Wednesday, April 10, 2013

Sieste

There is nothing quite like the clatter of power tools to wake you gently from an afternoon nap. But the sun that was shining upon my lying upside down on my quilt-covered bed, felt like an anomaly in the midst of this slow démarche from winter rains back into the steady months of sun, that I had left my large bay window open to warm my small room. In my sleeping the noise had come, the wind too, widening the opening of my window from a crack, to an unforgiving gape, as a mouth widening to allow an entrance or exit. And through quick, half-conscious glances, I can remember as in dreaming, looking at the clouds gathering there, flaunting their deep grey underbellies and peering in my window with the bright and almost blinding light of a hidden spring sun.
It was rude of them to come that way, while I had been clearly out of sorts, but nature has a way of taking advantage of the gluttons, and it is true that the deep, drunkenness of such a warm afternoon nap could be counted as nothing less than debauchery. Now in the heavy work of late afternoon-waking, the gawk of my window has never been so pronounced, flagrantly announcing the entrance of such an unwelcome collection of auditory guests, the preliminary winds of ruinous rain pressing and testing the construction of the trees across the street, and the disquieting cries of some power tool shredding something lovely, as the quiet of my own front yard, as it rips me from my weighty dreaming.
In a weary and unbalanced swagger, I sling myself up to my feet, and limpingly move to latch the window shut. There is quiet still obtainable. And though what looks like mist has transformed the day, earlier uniquely charged with warm and moist Southern mountain air, into the grey of something much more expectable, I can see that some light clings to the sky and still yet the warmest moments of evening sun is to be seen. So in an act of repentance for such afternoon indulgences, I know I must go outside, to walk, as I promised I would before coming home, as the evening would surely have a graceful, blushing sunset worth seeing with warm and inviting light. I know this too is an indulgence, but one of another kind, one acceptable to gorge on in these warming spring evenings who, by their design, learn to hold their violet light longer into the evening, only letting the night blend in its darker shades after we've retreated from the dinner table, admitting to another end of day.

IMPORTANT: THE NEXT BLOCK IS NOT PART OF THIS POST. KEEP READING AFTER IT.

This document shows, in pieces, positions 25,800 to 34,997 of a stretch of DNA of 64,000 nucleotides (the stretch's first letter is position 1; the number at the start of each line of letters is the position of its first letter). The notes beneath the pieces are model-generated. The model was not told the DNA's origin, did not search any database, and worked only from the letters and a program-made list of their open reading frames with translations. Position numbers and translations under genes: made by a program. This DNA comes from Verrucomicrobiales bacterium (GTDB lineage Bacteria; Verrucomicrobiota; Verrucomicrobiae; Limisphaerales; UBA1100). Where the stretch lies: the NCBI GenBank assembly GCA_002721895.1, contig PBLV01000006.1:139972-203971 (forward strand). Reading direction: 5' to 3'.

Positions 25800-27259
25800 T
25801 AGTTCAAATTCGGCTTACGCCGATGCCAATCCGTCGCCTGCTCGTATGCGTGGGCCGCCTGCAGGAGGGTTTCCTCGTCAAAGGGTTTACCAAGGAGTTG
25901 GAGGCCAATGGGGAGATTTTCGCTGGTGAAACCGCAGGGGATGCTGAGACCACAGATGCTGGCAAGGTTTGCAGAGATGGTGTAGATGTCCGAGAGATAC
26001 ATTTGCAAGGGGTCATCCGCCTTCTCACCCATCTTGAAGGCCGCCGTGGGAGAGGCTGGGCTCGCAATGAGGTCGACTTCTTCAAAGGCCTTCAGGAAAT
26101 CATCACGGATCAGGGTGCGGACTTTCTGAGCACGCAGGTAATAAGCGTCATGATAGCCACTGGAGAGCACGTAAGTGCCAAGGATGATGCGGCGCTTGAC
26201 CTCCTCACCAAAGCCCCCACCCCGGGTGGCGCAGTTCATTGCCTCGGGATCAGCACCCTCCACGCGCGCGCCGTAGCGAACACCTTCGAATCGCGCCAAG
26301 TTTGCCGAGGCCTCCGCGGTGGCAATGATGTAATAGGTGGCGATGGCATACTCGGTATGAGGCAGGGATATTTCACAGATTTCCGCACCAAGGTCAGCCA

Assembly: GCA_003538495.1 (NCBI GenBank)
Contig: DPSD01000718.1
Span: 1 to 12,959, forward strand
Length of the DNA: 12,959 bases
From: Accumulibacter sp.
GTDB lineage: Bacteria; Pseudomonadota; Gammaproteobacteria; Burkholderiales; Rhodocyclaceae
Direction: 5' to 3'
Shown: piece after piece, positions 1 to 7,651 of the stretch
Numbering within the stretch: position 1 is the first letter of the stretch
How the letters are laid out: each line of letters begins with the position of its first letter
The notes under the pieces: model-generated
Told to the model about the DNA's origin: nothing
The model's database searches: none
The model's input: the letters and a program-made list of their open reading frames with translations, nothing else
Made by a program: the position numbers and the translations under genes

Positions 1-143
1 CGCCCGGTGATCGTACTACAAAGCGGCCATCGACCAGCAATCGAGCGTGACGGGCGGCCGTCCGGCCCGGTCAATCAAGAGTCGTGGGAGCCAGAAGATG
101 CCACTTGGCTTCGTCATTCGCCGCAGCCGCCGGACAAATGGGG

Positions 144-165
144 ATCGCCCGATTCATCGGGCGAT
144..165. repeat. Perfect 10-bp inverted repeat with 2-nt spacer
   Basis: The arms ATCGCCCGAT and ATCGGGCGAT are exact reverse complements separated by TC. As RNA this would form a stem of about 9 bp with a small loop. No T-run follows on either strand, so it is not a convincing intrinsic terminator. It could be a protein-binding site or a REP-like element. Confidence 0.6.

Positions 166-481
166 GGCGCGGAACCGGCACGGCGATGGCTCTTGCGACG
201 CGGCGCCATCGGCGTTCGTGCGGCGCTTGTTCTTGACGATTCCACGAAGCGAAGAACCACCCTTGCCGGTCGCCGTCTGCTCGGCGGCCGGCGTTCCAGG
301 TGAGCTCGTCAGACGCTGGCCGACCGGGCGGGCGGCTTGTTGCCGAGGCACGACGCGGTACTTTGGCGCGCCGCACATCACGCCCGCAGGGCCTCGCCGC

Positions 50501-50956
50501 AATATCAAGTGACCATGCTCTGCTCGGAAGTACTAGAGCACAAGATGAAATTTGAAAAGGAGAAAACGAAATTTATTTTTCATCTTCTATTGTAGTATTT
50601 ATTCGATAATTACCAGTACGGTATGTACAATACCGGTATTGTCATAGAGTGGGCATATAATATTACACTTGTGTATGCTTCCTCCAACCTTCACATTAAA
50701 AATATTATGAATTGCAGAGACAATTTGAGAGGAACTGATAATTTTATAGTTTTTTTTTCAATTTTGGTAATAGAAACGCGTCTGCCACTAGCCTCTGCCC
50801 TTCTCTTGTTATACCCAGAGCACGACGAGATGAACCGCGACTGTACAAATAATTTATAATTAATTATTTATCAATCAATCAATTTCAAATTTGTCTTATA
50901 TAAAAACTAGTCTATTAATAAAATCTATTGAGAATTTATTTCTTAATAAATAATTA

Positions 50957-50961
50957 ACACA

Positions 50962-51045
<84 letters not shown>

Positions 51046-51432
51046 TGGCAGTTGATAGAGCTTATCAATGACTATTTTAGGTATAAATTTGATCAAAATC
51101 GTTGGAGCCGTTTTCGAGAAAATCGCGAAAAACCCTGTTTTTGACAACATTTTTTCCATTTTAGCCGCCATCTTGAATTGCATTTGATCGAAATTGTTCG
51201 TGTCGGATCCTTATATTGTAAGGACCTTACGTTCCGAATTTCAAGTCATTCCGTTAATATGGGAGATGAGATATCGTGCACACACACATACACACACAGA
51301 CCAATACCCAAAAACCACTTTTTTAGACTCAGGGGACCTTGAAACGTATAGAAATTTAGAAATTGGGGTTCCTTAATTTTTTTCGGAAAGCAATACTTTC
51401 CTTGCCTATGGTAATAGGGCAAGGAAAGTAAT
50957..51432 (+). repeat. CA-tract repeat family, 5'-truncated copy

Sunday, January 20, 2013

Last Light

There is a time of night here in Pau, that always presents itself suddenly. The hour when the final parts of what is obviously day leaves, and only those who look out their windows or happen to be still making their way home see the change, catch the light that rests in the last visible clouds, charged with color from the sun who has already made his way behind the blackening mountians.
It is the time when you must turn on the first lights of evening to continue your reading by, or prepare your meal.
Each tall house on the street out my window begins to slowly illuminate itself. Each room one by one, inside the kitchen, living room, entryway, there is life and there is movement. These small houses on the street like doll houses, lit up by hesitant candle light not yet holding its full strength against a still grey sky.
These small, toy signs of life populate my evenings with silent gestures in the window panes, with whispers just far enough not to be heard.
But this eclipse of time passes quickly, and soon the quiet, heavy of night  invades the boundaries of this imagined childhood safety and places itself as equally in plain view as in that which is hidden.
Our front doors closing behind the dog let in for the evening, our curtains drawing, our gates locking, and the street lights finally coming aglow. Theirs will be the light to lead the last few home, and theirs will be the light by which I will see you, hands full of groceries, closing the gate to your yard and disappearing into the now darkness of your mild home.

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